In Career Mode you'll have to know your lyrics and nail your delivery to grab all five Mics--the RapStar version of a five-star rating system to judge your performance. Mess up and you're likely to see the "Garbage" of zero Mics or "Wack" of one Mic on your screen. Don't trip homie; you can go back and practice the song by section or lower the difficulty. The difficulty settings don't affect the gameplay; they merely adjust how accurate you have to be with the lyrics and timing.
Being a music producer and emcee, I was able to score high on the timing but would sometimes struggle with the lyrics. If you don't know the words but say something on beat, matching the bouncing ball's rhythm, you still score some decent points--enough to get three to four Mics. This reminded me of being in a studio, writing a verse on the spot to a beat, and then trying to record it. Although I knew what I wanted to say and had an idea of the tempo, I would still stumble on the words.
The bouncing ball can be a bit distracting too. If you don't know the song, it isn't very helpful and might lead to frustration for some players. But you don't have to worry about being punished for not sticking to the "radio-edited" versions of the songs the game uses; it'll still give you the points and accuracy if you say the other lyrics and swear.
Rapstar really hopes to make a name for itself by building up the community. You can battle other emcees by uploading videos to defjamrapstar.com or battle in lyrical "Tweetbattles" via Twitter. They also have competitions going on at Best Buy locations in major cities across the country.
If you're feeling brave, then you can film your performance, edit a 30 second clip, and upload it to the RapStar website to show-off your skills or challenge other emcees. This process was super easy and user friendly, I just plugged in an Eye-Toy Camera and when the song started I could see my performance being recorded in the upper left hand side of my TV.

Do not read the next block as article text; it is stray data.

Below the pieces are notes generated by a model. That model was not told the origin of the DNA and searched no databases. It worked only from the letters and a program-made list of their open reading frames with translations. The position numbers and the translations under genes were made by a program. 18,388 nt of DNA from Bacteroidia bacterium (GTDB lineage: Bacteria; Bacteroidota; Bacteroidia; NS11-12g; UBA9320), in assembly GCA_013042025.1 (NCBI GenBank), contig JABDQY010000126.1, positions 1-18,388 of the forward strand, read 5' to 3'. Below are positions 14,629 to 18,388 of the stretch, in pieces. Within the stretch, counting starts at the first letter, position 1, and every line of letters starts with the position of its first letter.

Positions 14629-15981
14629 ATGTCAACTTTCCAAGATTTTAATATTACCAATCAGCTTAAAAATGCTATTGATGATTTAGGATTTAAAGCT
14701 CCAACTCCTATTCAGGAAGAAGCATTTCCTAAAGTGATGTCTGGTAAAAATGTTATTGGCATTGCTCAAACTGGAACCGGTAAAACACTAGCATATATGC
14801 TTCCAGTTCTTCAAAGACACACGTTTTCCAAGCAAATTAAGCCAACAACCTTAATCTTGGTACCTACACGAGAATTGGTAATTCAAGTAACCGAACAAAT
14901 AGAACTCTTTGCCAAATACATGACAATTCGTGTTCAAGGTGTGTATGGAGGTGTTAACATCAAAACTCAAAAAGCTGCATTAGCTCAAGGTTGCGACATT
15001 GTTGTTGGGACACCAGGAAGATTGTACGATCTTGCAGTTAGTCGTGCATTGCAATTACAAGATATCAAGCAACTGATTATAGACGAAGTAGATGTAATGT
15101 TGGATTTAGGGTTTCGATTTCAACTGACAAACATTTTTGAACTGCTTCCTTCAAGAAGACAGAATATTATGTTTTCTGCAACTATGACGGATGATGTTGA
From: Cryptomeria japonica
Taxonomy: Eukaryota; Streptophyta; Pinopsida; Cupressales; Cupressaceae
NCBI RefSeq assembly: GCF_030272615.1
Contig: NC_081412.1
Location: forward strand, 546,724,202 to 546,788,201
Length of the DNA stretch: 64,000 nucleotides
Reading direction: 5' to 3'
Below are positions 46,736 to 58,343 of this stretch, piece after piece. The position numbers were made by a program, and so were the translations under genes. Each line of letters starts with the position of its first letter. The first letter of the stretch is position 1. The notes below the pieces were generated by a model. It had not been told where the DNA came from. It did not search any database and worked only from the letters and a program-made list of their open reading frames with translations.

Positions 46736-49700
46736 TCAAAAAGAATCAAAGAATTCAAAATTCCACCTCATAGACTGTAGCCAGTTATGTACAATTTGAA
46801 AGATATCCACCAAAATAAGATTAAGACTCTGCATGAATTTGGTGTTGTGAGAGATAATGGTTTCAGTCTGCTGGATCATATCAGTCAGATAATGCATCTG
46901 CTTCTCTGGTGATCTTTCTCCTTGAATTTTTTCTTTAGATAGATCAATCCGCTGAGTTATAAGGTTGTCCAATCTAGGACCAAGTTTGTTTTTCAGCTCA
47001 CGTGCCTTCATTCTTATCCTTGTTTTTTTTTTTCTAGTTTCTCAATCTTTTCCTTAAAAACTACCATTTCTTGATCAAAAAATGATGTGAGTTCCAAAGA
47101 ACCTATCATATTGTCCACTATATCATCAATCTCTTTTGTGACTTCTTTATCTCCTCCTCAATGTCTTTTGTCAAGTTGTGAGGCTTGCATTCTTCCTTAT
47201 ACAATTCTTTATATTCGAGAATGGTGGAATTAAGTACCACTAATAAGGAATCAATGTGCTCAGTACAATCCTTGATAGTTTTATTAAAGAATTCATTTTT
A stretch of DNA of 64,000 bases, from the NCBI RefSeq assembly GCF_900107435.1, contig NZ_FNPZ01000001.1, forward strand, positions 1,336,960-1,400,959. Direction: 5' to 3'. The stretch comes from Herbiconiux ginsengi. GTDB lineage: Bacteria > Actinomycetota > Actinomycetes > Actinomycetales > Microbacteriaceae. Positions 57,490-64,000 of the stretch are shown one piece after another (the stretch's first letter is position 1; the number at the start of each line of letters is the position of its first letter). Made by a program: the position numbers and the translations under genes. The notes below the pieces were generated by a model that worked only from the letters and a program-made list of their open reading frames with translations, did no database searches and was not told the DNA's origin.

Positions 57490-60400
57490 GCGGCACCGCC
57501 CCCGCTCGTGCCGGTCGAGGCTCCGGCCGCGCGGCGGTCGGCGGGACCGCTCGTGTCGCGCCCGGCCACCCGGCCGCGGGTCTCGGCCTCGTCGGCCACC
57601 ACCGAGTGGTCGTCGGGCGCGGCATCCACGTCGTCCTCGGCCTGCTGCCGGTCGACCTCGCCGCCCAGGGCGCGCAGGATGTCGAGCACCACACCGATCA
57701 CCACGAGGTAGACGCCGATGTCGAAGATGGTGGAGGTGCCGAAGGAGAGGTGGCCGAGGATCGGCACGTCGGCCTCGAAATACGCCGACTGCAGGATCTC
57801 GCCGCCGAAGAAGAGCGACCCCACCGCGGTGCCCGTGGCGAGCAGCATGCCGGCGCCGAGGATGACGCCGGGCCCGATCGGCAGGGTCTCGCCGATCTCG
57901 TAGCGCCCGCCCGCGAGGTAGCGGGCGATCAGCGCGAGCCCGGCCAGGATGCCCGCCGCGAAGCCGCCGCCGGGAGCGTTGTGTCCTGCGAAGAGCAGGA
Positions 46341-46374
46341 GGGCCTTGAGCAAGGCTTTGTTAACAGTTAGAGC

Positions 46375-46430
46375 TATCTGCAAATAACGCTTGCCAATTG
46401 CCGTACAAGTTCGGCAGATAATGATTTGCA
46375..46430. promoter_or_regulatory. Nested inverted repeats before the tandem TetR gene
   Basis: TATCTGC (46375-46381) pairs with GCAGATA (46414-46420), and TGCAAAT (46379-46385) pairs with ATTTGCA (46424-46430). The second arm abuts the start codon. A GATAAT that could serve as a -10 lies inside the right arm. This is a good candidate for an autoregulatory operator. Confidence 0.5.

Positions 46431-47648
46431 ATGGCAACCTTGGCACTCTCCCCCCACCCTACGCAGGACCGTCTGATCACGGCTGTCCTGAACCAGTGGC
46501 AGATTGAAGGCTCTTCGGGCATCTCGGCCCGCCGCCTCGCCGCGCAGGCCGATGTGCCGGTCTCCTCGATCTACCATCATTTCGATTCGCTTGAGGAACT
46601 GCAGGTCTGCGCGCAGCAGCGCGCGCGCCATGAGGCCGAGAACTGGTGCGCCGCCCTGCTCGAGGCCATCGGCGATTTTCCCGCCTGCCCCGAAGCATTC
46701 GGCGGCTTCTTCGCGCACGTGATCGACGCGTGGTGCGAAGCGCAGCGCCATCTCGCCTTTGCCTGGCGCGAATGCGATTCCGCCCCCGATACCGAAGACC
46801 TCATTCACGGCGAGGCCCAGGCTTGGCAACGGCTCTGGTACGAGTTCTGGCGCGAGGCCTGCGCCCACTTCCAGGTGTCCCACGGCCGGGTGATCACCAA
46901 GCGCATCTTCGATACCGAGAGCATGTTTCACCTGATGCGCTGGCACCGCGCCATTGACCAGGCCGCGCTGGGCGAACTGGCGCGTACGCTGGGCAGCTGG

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Naturally I chose "Nothing But a 'G' Thang" and then picked out the best 30 second clip of my performance, added some effects and visuals, and uploaded it. You need to create a profile on the Def Jam site to store all of your uploaded videos, manage friends and fans, or rival other users. Doing so also allows you to instantly share videos via Facebook or Twitter, and challenge, promote or vote on other videos directly on the site. The only drawback to the whole thing is that it's pretty slow even on a fast connection, but they have a good concept in place.
I also tried my luck at a Tweetbattle after seeing the legendary Underground Rapper Aceyalone battling people and promoting his battles via twitter and hearing a couple different artists talking about it at a studio the night before. You go to the Def Jam Rapstar site and click on a person you want to battle, they accept, and you have two minutes to come up with a 140 character free-style or "diss" rap about the other person. They have two minutes to come back at you, and after 3 rounds the battle is sent to the community to vote on a winner.
Another cool feature, if you're an inspiring emcee who can't get a hold of any original beats, is the free-style mode. The game gives you access to beats from some of the hottest producers in the game to which you can add your own lyrics. Def Jam encourages you to write your hottest bars, record them via the video camera, and load them up to their site. I ripped to 9th Wonder's "The Academy" beat. One thing to note, what ever you load to the Def Jam Rapstar website, they own, so you might want to stay away from dropping the hottest verses you plan for your next album. And who knows, you may end up being the next name on the Def Jam roster. Stranger things have happened.
Whether or not you go from rags-to-riches, there are definitely hours of fun to be had with Def Jam Rapstar. But, like with any other form of Karaoke, it's probably best to have some friends over (and a little bit of liquid courage in you) to truly let loose and get the most from it.